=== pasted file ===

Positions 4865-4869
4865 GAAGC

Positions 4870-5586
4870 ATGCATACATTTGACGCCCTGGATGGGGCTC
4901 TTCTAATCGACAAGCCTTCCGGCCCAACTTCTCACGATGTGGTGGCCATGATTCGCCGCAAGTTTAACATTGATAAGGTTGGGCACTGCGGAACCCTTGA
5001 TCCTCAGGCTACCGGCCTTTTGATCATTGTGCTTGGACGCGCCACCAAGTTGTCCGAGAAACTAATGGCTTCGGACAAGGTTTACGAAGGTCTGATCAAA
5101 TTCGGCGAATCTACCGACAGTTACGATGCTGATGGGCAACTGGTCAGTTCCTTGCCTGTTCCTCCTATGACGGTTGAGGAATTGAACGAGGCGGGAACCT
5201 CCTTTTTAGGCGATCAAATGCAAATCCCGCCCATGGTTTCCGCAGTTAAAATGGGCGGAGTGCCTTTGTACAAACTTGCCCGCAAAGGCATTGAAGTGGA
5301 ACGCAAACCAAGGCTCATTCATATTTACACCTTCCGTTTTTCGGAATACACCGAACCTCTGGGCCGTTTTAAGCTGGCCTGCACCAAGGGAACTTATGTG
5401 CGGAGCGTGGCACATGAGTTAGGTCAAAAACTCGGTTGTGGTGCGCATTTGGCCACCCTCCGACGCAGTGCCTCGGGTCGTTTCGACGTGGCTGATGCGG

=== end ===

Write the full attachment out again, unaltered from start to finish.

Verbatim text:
Positions 4865-4869
4865 GAAGC

Positions 4870-5586
4870 ATGCATACATTTGACGCCCTGGATGGGGCTC
4901 TTCTAATCGACAAGCCTTCCGGCCCAACTTCTCACGATGTGGTGGCCATGATTCGCCGCAAGTTTAACATTGATAAGGTTGGGCACTGCGGAACCCTTGA
5001 TCCTCAGGCTACCGGCCTTTTGATCATTGTGCTTGGACGCGCCACCAAGTTGTCCGAGAAACTAATGGCTTCGGACAAGGTTTACGAAGGTCTGATCAAA
5101 TTCGGCGAATCTACCGACAGTTACGATGCTGATGGGCAACTGGTCAGTTCCTTGCCTGTTCCTCCTATGACGGTTGAGGAATTGAACGAGGCGGGAACCT
5201 CCTTTTTAGGCGATCAAATGCAAATCCCGCCCATGGTTTCCGCAGTTAAAATGGGCGGAGTGCCTTTGTACAAACTTGCCCGCAAAGGCATTGAAGTGGA
5301 ACGCAAACCAAGGCTCATTCATATTTACACCTTCCGTTTTTCGGAATACACCGAACCTCTGGGCCGTTTTAAGCTGGCCTGCACCAAGGGAACTTATGTG
5401 CGGAGCGTGGCACATGAGTTAGGTCAAAAACTCGGTTGTGGTGCGCATTTGGCCACCCTCCGACGCAGTGCCTCGGGTCGTTTCGACGTGGCTGATGCGG